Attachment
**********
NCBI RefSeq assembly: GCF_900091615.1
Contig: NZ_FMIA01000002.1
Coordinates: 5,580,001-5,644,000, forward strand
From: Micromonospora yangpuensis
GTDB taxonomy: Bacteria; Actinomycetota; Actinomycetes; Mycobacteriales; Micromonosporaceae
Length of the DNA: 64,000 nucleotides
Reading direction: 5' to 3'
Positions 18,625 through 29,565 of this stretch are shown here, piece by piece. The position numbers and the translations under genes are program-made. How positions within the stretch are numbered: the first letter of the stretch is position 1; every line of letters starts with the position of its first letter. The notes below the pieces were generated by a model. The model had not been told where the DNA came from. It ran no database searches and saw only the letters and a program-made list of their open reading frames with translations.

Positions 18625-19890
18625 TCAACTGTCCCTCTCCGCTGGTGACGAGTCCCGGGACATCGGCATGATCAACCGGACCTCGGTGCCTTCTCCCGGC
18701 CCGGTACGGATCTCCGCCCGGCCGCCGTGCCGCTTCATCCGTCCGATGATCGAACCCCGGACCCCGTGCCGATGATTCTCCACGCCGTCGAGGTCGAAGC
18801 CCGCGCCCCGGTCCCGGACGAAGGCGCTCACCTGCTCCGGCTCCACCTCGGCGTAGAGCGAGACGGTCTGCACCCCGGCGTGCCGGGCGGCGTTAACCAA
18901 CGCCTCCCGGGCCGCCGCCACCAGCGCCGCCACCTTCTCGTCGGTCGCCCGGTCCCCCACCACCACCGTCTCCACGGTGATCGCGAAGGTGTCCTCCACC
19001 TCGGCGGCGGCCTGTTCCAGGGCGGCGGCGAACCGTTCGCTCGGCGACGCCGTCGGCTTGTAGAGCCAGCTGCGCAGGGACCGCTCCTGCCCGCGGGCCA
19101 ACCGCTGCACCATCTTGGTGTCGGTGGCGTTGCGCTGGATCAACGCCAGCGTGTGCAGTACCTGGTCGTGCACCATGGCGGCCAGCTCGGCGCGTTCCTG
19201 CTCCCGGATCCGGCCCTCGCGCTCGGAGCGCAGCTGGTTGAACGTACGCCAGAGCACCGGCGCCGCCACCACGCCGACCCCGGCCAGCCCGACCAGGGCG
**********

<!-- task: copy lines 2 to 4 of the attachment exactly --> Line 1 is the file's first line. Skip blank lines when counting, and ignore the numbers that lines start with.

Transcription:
Contig: NZ_FMIA01000002.1
Coordinates: 5,580,001-5,644,000, forward strand
From: Micromonospora yangpuensis